Tree pose strengthens your legs, flexes your angles and lengthens your spine. Most importantly, tree pose maintains and improves your balance — and almost anyone can do it!I
If you can stand up, can probably do tree pose. This is why it’s difficult for little kids. They haven’t been standing that long. As we age, standing and balancing can become increasingly difficult. But by standing on one foot for just one minute (30 seconds per day, per foot), most adults will maintain a sense of balance throughout their life. It sounds like a preposterous claim, but try it for 30 seconds.
Here is a simple progression for mastering this amazing pose:
1. Tree Pose (Vrksasana) With Airplane Arms
If balancing is a challenge for you, start here. Begin with your left foot firmly planted on the ground. Tune in to the sensation of your foot making contact with the ground. Lift your right heel so you are balancing on tiptoe. Raise your arms to the side and notice your sense of balance.
Find a point straight ahead of you on which to focus your gaze. Lift your right toes off the floor so you are standing on one foot. You’re in tree pose! After 30 seconds, set your foot down and follow the same progression on your right leg for the same amount of time.
2. Tree Pose With Foot To Calf And Gyan Mudra
Once you feel confident standing on one foot, you can progress up the tree pose ladder. The next rung is putting the bottom of your foot on the inside of your leg at the calf. It is very important not to place your foot on your knee, as you risk the possibility of joint dislocation. Keep your toes pointing down or even slightly toward the back, not forward. This action will gently open your hips.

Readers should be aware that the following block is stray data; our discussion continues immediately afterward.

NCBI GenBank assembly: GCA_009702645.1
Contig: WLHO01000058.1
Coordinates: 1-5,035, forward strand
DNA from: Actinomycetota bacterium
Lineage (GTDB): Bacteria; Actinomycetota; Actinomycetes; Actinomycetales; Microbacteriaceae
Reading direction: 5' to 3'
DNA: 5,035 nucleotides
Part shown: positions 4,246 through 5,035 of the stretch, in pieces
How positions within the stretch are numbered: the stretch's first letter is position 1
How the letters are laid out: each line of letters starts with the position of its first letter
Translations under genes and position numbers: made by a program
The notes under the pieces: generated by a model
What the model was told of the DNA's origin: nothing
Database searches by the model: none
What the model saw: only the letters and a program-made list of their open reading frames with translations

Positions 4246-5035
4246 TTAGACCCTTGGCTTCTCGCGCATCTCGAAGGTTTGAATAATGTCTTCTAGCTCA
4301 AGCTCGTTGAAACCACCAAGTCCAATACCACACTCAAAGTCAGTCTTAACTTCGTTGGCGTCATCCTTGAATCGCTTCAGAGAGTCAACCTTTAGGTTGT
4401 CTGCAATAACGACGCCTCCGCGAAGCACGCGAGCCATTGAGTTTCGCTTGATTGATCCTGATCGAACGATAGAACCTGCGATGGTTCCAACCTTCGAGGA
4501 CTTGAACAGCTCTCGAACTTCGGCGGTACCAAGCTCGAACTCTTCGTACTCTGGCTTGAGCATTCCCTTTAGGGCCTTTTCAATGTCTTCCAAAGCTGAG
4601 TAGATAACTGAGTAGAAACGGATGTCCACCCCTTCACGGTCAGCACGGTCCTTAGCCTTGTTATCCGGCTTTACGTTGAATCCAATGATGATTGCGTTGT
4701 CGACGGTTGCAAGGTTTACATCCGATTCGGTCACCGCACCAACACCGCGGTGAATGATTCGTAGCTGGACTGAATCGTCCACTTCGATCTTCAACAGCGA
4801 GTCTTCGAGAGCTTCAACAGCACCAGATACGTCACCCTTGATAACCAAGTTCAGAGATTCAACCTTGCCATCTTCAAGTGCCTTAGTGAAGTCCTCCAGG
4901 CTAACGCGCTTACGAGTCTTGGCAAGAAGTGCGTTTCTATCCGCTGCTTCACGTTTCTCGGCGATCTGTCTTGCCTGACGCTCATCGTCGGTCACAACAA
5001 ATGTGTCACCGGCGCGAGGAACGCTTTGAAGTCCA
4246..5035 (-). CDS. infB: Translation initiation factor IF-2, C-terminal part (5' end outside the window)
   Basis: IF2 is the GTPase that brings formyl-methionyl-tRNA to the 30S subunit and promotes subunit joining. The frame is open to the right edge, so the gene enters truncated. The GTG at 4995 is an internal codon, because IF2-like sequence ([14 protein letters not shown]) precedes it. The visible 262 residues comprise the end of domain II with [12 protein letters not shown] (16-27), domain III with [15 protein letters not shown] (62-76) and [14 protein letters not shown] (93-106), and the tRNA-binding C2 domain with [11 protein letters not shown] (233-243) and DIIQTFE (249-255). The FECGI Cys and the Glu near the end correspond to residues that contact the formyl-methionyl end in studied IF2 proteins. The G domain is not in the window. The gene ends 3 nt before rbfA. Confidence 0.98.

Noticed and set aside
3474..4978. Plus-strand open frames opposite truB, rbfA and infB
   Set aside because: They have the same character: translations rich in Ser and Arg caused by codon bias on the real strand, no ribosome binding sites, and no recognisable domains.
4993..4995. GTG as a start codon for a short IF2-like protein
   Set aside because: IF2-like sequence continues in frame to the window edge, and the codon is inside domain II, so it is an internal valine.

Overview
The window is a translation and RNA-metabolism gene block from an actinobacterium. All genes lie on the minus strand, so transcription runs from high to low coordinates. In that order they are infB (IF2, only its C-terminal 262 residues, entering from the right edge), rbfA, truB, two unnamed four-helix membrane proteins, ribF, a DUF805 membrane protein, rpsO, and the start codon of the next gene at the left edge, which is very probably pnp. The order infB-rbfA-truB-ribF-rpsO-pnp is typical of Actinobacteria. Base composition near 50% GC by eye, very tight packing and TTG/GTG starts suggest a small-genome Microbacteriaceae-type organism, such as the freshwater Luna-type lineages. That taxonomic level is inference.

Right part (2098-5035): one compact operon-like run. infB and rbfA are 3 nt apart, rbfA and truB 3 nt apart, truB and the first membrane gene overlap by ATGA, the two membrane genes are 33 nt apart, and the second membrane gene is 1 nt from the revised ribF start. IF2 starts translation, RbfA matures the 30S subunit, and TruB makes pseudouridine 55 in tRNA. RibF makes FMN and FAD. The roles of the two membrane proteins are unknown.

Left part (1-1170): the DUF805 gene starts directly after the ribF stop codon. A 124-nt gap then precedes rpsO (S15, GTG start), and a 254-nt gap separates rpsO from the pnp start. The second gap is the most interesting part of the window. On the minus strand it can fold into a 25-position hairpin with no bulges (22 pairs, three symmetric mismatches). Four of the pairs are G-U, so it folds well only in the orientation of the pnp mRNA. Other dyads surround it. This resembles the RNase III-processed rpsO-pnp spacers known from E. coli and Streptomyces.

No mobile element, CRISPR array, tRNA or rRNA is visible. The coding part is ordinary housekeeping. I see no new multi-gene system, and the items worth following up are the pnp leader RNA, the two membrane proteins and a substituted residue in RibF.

Lift your arms up and spread them like the branches of a tree. Touch your forefingers to your thumbs in an “OK” symbol. This is the mudra of knowledge or “Gyan Mudra.” It will give an added boost to your efforts of concentration.
3. Tree Pose
If the first two levels were easy for you, reach down and grab your foot. Place your right heel at the root of your left thigh. See if you can hold your leg in place using your muscles and not your hands. It helps to wear shorts or non-slippery pants.
Once you’ve freed your hands, place your palms together in front of your chest. Gently press them together to further engage your lateral balance. Or you can opt to keep your palms together and raise them overhead with your arms straight in a slightly more challenging version of tree pose.
4. Free Tree
If you’ve got this, challenge yourself. Go in and out of a full tree pose without using your hands at all. Can you get your foot to your calf or your inner thigh without grabbing your foot? Can you move from another balancing pose, such as half moon or eagle pose to tree pose and back? These are all fun ways to improve your balance and your mastery.
Tree pose is a natural and foundational way to balance. I love to find my Tree pose in unique settings like on rocks or logs. Just like anything, practice will result in improvement. Most importantly, whatever you do with your body should be fun. And as most kids will tell you, tree pose definitely makes the cut!
Interested in learning more basic yoga moves? Try these: